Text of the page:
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Children’s Pool retaining wall gets no-vote from planners

CPA childrens pool wall Jason Grani
Public Works engineer Jason Grani stands by images of the Children’s Pool ‘ramp’ prior to the City constructing the retaining wall (right) and after (left).
(Ashley Mackin-Solomon)

One week before the California Coastal Commission rendered its decision on Children’s Pool access (at a meeting June 13, beyond La Jolla Light deadline), the La Jolla Community Planning Association (LJCPA) reaffirmed its stance in favor of human access to the beach — this time by voting to deny a City request for a Substantial Conformance Review (SCR) approval on a small retaining wall that effectively, and according to LJCPA trustees, “blocks” the slope down to the sand. The City already approved the SCR, and retroactively sought local approval.

The slope — also referred to as a ramp — runs between the Children’s Pool lifeguard tower and the seawall, and has historically been used by those in wheelchairs (or with wheeled equipment such as wagons) to access the beach. But in recent years, the ramp has been blocked by a metal-armed gate. Those determined to access the beach would sometimes slide under the gate and down the ramp.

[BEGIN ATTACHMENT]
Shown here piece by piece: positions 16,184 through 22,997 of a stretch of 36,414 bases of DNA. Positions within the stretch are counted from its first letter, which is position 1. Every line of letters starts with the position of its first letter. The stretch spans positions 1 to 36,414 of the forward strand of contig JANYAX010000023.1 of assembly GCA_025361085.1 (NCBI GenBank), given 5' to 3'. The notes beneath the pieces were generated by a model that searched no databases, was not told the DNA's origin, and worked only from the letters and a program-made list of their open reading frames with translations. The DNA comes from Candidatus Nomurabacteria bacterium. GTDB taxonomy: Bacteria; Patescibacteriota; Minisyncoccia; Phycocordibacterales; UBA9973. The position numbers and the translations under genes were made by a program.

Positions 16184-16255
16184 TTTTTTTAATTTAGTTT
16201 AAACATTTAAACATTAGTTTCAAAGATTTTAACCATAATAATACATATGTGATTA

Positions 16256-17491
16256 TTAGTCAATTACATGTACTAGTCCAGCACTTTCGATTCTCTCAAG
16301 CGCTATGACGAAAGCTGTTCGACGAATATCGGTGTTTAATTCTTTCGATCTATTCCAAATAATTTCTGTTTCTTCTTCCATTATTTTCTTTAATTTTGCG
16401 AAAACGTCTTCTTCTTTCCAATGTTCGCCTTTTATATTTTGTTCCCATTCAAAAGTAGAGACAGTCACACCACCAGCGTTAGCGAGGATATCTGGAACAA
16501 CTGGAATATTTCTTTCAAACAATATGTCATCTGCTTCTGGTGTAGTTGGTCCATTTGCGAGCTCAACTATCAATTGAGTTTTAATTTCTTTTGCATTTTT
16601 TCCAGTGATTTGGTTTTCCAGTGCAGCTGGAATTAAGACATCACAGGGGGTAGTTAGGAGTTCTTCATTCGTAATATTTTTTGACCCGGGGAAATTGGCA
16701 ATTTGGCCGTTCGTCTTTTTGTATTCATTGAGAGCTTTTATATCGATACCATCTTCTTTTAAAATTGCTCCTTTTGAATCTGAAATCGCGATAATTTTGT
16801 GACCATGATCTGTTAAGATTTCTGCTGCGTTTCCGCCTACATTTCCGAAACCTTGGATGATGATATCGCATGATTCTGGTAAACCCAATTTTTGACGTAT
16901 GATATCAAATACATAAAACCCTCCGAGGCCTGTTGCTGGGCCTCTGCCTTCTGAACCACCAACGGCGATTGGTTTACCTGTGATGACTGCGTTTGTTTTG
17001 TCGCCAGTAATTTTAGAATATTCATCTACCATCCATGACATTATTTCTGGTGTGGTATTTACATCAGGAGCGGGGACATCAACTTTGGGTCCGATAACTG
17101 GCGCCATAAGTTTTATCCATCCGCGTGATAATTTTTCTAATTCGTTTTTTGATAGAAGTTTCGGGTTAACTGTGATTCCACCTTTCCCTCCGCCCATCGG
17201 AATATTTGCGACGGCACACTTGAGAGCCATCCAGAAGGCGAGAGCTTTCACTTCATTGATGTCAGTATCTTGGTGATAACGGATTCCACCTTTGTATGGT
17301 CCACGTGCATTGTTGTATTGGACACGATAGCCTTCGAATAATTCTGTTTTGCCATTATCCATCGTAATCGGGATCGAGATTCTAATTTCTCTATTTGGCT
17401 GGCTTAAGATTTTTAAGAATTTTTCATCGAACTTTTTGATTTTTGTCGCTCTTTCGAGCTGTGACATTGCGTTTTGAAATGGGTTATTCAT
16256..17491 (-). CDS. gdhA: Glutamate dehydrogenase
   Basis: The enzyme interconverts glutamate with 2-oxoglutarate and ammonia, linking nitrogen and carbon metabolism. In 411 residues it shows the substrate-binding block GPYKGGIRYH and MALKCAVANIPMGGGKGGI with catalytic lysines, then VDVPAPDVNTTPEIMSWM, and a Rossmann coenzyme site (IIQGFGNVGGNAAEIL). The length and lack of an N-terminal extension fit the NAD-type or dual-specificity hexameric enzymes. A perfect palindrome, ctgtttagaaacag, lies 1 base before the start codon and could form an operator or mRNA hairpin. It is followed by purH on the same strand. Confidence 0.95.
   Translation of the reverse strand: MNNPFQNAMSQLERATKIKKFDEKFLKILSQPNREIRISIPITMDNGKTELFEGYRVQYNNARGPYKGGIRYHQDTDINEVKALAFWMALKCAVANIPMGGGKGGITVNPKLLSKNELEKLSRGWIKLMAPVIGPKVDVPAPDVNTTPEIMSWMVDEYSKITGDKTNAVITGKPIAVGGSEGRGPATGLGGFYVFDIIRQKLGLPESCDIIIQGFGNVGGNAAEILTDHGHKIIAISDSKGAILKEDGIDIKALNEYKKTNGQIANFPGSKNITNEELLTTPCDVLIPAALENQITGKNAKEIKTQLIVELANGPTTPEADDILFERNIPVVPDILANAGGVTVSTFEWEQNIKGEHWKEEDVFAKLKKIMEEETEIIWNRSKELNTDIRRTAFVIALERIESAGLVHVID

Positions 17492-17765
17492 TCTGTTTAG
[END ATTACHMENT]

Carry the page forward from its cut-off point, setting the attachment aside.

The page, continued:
When the Children’s Pool lifeguard tower was reconstructed and completed in 2017, an ADA-accessible ramp was constructed to allow access to the middle level where the restrooms are located, but not to the beach itself. Once the ADA-ramp was completed, the City built the retaining wall in front of the slope that served as a ramp.

The work required a change in permits and the California Coastal Commission asked the City to obtain approval for a SCR. According to the City bulletin that outlines SCRs, the process determines “if the proposed project is consistent and in conformance with a previously approved permit” and “includes a review of the revised project against the approved exhibits, permit conditions, environmental documentation, applicable land-use policies and the public record for the prior permit. Staff will recommend approval of the modified project … if the change falls within the parameters of the prior approval.”

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La Jolla’s Development Permit Review committee (DPR), a LJCPA subcommittee, reviewed this project in May, and voted 5-0-1 to deny the SCR. All said, the LJCPA followed suit, voting 12-0-1 to ratify the DPR findings at its June 6 meeting.

In a brief presentation to LJCPA, Public Works engineers Jason Grani and James Arnhart explained the scope of work “changed” during the design and build process that required a change in permits.

But right away, trustees questioned whether a SCR was the appropriate process.

Trustee Diane Kane said: “Not only am I befuddled by the use of Substantial Conformance Review to review this project, I’m befuddled by the fact that you didn’t do an appropriate environmental review. You have blocked an access to the beach that is in our Community Plan. That is a huge impact to the public. You would have to get a community plan amendment to close that beach access. Either the wrong review process was used or it is incomplete.”